• Word count: 3610
  23. What is a soap opera?

    Some imported soaps we get are Neighbours and Home And Away, both from Australia. Soaps appeal to a very wide audience, as there are stories to cater for all age groups: children to pensioners. Also different soaps are aimed at different people. Hollyoaks is aimed at young teenagers, whereas Emmerdale is aimed at an older audience. Soaps centre on different lifestyles, farming and the country in rural Emmerdale, to urban life in Coronation Street; there is something that appeals to everyone. The popularity of soap operas, and what the critics say From newborn babies, troublesome teenagers to grannies with dementia, all ages are presented in soaps.

    • Word count: 1030
  24. Do Sources E and F support the evidence of Source B about the impact of Elvis Presley? Use your own knowledge to explain your answer.

    Sergeant Bilko, the television programme mentioned in Source E (from an American television and radio magazine) was a very popular comedy about army life. Source E shows that its ratings were topped by Milton Berle's show for the first time that season. The reason this show's ratings increased was that Elvis was making his first television appearance on that show. Ratings were important for television programmes as all TV channels relied on advertising revenue to pay for their programmes. Source E is therefore saying that Elvis is making a huge impact, as he is already well known enough (this was only his first television appearance)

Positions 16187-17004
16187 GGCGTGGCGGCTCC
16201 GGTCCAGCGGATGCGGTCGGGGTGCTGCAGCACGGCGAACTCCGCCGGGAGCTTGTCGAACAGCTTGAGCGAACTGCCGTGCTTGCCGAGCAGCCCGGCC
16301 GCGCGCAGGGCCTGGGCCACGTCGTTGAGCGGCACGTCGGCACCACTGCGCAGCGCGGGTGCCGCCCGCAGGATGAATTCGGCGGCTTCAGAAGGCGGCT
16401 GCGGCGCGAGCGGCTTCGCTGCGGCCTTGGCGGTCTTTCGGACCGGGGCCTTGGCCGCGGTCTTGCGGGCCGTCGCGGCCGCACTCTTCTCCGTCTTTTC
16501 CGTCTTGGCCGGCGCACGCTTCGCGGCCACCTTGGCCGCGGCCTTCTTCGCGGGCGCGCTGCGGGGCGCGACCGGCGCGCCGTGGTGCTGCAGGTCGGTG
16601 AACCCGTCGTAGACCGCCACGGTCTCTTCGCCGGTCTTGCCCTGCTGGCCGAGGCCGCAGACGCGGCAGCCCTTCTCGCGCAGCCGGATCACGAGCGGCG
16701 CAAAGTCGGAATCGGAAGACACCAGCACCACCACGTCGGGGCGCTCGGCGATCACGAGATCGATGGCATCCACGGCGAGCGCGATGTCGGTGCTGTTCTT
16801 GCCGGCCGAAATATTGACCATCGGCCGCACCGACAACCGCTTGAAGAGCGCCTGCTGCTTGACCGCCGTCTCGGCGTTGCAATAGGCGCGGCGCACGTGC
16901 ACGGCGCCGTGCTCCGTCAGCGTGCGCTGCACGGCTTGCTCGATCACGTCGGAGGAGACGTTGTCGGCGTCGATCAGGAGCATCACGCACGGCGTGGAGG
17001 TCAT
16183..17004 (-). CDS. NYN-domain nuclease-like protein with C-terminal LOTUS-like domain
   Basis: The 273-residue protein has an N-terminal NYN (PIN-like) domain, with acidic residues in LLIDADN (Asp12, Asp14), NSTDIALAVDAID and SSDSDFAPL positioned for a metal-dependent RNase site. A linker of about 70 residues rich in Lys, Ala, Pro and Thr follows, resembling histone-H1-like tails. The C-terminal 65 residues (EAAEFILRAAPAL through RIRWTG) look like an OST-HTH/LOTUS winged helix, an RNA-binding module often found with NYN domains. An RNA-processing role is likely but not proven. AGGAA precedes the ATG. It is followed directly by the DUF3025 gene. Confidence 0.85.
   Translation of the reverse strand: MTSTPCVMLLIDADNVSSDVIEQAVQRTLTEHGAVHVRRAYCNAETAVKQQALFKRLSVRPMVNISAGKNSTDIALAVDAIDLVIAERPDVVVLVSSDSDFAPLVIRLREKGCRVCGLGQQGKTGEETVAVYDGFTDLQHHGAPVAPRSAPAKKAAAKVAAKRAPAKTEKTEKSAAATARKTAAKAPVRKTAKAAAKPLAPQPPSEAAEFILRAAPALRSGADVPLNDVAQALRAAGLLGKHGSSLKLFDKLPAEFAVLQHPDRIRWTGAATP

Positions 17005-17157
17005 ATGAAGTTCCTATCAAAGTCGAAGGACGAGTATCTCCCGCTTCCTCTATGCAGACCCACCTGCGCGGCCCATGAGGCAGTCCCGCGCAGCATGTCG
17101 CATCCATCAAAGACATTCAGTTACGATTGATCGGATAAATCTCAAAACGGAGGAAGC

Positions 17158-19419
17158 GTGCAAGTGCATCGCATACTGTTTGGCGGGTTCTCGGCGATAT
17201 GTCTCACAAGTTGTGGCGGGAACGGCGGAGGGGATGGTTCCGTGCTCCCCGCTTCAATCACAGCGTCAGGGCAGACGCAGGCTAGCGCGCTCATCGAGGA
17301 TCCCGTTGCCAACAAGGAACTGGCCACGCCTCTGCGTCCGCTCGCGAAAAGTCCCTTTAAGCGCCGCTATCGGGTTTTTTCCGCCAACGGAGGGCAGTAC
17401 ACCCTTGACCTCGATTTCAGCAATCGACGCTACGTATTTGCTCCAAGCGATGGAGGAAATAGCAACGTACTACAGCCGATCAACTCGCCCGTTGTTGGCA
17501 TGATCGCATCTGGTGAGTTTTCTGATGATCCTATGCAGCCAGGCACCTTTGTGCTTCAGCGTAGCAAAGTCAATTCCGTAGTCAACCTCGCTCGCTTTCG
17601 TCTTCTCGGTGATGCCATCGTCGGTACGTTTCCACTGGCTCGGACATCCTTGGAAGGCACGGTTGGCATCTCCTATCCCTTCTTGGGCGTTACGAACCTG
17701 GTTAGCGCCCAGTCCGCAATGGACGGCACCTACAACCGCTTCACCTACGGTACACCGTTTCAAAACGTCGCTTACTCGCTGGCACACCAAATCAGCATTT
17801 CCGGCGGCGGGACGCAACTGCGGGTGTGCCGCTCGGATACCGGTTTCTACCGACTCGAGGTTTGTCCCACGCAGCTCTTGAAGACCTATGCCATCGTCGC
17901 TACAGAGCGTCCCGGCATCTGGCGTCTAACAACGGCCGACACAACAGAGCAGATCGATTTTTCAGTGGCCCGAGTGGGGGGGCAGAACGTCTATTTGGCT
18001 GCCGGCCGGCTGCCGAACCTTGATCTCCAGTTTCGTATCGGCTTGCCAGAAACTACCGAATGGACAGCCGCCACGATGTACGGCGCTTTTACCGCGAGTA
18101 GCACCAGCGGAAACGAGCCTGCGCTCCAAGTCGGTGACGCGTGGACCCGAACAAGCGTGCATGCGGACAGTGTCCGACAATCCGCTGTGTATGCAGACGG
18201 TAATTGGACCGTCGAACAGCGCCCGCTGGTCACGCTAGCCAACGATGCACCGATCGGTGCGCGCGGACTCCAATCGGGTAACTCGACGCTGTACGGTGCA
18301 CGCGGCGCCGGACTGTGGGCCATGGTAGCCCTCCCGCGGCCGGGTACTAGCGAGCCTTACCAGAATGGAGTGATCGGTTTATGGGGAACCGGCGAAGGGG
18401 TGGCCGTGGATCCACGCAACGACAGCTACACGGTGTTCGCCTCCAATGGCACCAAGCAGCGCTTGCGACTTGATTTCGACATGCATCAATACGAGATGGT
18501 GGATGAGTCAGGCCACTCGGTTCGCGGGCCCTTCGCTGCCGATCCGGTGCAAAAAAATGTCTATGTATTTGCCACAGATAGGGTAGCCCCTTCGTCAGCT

• Word count: 833
  25. Evaluate the extent to which The Simpsons follow the conventions of a typical sitcom - Refer to specific episodes that you have watched to support your evaluation.

    The episodes weren't in any sort of order any episode would come on. You would have main characters like the family and then the other characters friends, neighbours and other family/relatives etc. The narrative structure becomes a problem and it needs to be sorted out, at the end everything is back to normal, it is a simple plot. In the opening sequence of a sitcom called "The Simpsons" they show different stereotypes. The show is about a normal American middle class family. The father in this family is "Homer Simpson" who is a fat lazy slob he is definitely a stereotype because a lot of people are like him.

    • Word count: 1493